Sprint customers hungry for vanilla Gingerbread can stop holding their breaths now - the Nexus S 4G just went on sale. Sprint will charge you $199.99 for the Samsung-made device, but if you're looking for the best bargain in town, you'll want to visit Best Buy - they're selling it for just $149.99 with a new two-year contract. BB's upgrade price is still $199.99, but at least free shipping is offered by both retailers (ETA: 5/11-5/14 at Best Buy; 2-5 business days at Sprint).
If you were a billion dollar company that had a smartphone design laying around that didn't do so well, what would you do with it? Motorola's going with "rebrand it and release it on a different network" with the "new" XPRT that's set to hit Sprint in June. The global-ready XPRT is basically a rebranded DROID Pro, as it has near identical specs:
- 3.1 Inch display
- 1GHz Processor
- Global Ready
- Mobile Hotspot with support for up to 5 devices
- 5MP Rear Camera
- Android 2.2 with Motoblur
The XPRT is geared towards business users, and it's the first Android handset on the Now Network to sport enterprise-class security and data encryption.
Judging by the comments in the post where Brad described his experiences with the Sprint + Google Voice integration after receiving his beta invite a few weeks ago, many peoples interest was piqued. Luckily, the wait is over for those of us who weren't fortunate enough to get an early invite to the program - they've now opened the doors for the rest of us.
The announcement comes courtesy of a post on the Google Voice blog, and outlines the 2 options available:
When I think of Sprint, the first thought that comes to mind is CEO Dan Hesse standing on a pier talking about being truly unlimited. I'm sure that he really does like the idea of being truly unlimited... but only when phones are concerned. You see, Sprint is reportedly going to take a different stance when it comes to data connection cards and embedded devices, such as tablets and netbooks.
It's a sad, sad day when we can't use the data that we pay for in a manner that we choose - but that day has arrived. It seems that somebody (perhaps carriers?) is blocking the ability to install Wireless Tether in the Android Market. This is what you get if you try to install it:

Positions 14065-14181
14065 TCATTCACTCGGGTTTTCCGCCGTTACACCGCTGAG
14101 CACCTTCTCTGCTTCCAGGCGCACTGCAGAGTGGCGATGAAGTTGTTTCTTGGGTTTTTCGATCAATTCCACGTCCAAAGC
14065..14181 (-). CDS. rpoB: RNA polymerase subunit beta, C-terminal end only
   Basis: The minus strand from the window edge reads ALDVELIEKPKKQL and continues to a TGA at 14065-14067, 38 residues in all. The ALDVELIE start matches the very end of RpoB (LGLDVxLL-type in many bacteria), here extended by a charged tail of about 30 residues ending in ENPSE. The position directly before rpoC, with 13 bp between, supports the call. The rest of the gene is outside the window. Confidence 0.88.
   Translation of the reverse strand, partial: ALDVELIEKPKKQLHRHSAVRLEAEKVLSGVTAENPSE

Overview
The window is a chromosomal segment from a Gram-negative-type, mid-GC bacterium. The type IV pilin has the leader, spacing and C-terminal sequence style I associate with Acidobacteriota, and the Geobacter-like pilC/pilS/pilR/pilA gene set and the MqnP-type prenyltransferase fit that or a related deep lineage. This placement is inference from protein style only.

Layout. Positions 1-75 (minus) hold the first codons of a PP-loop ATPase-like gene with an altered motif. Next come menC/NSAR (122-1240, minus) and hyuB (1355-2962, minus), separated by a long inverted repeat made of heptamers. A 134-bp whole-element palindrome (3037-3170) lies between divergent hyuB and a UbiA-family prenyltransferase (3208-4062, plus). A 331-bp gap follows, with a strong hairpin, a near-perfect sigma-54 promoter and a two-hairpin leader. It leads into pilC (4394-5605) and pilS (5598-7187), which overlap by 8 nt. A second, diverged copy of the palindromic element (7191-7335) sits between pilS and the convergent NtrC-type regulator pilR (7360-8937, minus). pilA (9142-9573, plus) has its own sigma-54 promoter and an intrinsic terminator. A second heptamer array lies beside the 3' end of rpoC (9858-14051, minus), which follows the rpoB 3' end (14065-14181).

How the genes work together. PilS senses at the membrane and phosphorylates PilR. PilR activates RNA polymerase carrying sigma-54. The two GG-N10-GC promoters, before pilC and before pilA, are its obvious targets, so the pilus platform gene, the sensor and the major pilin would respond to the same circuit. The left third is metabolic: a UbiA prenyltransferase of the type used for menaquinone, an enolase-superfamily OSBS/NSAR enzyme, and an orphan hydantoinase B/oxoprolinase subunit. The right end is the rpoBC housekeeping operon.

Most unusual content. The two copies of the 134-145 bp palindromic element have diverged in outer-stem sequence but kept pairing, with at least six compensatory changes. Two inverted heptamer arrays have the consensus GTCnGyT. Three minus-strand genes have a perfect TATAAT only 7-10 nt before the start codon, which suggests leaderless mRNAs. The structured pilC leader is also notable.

You can see that while it's still in the Market, it's not available for installation on any carrier-connected device.
We've known about the Sprint variation of the Nexus S 4G for over a month now, but now it finally has an official release date. You will be able to get this hunk of Gingerbread-powered love on May 8th for $200 with a new two-year agreement. I'm sure that most of you already know the specs, but what kind of person would I be if I didn't throw in a reminder?
Of the 565,000 (500,000 is the number Verizon added to its subscriber base in Q1) 4G users, about 260,000 are utilizing Verizon's LTE service via an HTC Thunderbolt. This means that since the launch of the Thunderbolt on March 17, Verizon has been gaining over 100,000 new LTE subscribers a week.
The Green movement seems to be on the rise with smartphones lately (remember the Motorola Citrus?) - Sprint announced today that it has teamed up with Samsung to do their part in helping out too. The first eco-friendly Android phone to hit its network will be the Samsung Replenish, made of 34.6% recycled plastic, sporting an energy efficient charger, and packaging made from 80% recycled material marked with soy ink.
Well, seems like Google wasn't lying when they said they would continue to work on providing carrier billing as a payment option in the Android Market, announcing the addition of the feature to Sprint handsets, alongside T-Mobile and AT&T. With three out of four major US carriers down, will carrier billing be coming to Verizon any time soon?
The feature has long been the request of many customers across all carriers, particularly internationally.